The new aluminum skin F150 also has a new engine, the 2.7L EcoBoost V-6. While shedding over 700 pounds on the F150, even with the same displacement engine as the Toyota midsize Tacoma, the F150 with the 2.7L V-6 is rated to tow 8,500 pounds. Twin turbo 2.7L V6 EcoBoost with 325 horsepower and 375 pound foot of torque, Auto Start-Stop shutting of the engine when you stop and starting again when you let off the brake and the first gas engine from Ford to use a compacted graphite iron cylinder block, as used in Ford’s 6.7L Power Stroke diesel engine. Wow twin turbo’s, engine block from the diesel and more power than Fords 3.5L V6 Ti- VCT engine! The other two engine options in the 2015 F150 are the famous 3.5L V6 EcoBoost the 5.0L V-8. That’s three V6s and one V8 engine to choose from. Then when you move up to the Super Duty, you only get two choices, the 6.2L V8 gasser and the 6.7L V8 Power Stroke diesel.

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Rocky Mountain Mystery Photo 7-28-14

July 28, 2014 — 

Do you know what this is?

Deanna White of Kiowa, Colo., is wondering if any of our readers know anything about this mystery object.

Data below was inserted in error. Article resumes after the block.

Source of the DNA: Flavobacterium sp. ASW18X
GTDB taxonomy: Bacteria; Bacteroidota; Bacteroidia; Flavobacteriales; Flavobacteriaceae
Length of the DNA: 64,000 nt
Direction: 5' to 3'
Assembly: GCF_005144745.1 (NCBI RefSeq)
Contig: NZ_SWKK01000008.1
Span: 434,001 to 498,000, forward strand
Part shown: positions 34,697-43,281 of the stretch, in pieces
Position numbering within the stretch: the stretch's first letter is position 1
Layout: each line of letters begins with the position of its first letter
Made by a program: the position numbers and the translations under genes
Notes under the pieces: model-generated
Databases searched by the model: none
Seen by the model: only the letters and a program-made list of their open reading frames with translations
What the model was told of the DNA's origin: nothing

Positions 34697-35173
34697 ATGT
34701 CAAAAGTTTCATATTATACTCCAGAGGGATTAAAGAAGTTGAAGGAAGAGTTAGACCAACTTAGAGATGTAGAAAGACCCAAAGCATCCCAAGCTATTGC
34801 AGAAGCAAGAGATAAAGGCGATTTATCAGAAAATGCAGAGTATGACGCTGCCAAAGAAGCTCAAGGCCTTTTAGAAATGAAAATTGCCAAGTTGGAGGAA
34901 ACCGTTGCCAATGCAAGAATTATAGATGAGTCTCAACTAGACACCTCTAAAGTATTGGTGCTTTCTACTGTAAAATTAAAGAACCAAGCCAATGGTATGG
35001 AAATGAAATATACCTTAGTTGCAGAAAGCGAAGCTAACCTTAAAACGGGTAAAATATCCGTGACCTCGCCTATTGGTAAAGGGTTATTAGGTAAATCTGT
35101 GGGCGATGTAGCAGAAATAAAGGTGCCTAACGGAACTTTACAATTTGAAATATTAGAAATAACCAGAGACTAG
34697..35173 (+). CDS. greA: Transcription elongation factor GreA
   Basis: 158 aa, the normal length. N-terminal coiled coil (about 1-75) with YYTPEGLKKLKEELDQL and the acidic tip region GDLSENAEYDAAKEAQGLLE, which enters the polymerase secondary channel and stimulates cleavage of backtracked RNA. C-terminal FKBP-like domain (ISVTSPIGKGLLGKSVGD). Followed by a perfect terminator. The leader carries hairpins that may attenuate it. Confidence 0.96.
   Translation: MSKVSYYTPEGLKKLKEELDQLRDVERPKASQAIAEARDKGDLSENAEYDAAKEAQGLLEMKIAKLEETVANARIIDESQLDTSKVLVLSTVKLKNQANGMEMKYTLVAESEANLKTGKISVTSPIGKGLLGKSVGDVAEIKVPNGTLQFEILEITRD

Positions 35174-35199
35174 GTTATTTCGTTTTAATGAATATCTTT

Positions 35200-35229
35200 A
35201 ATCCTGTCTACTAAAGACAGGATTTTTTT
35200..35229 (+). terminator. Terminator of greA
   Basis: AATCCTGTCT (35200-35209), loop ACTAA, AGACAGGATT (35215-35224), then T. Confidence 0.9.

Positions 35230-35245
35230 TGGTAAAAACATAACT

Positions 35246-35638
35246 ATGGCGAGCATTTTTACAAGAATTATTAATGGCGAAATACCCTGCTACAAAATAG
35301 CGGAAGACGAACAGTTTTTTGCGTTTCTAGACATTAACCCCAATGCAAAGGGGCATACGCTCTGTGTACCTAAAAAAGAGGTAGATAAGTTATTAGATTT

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Plains Edition Mystery Photo 7-26-14

July 28, 2014 — 

Do you know what this is?

Amy Bashtovoi of Sidney, Neb., is wondering if any of our readers know anything about this mystery object.

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Candy Moulton: On the Trail 7-28-14

July 28, 2014 — 

Right up front I will admit one of my very favorite places to experience Old West history is in Montana — Virginia City and Nevada City to be precise. The first time I went to Virginia City years and years ago, I was on a press trip with Travel Montana. We’d been tooling around Western Montana for several days visiting various locations, always looking for ideas for future articles.

When we drove into Virginia City, I knew I had found the Old West in all its glory. The buildings, now owned by the Montana Historical Society, are original. There was the Bale of Hay Saloon, Fairweather Inn, Rank’s Mercantile and other businesses. The Virginia City Players present a melodrama during the summer; the fire truck gives tours.

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Candy Moulton: Reading the West 7-28-14

July 28, 2014 — 

Those two words send the fictitious Wyoming Game Warden Joe Pickett out on one case after another in the new collection of short fiction by C. J. Box that includes 10 stories, several of them featuring the character of the best selling novels.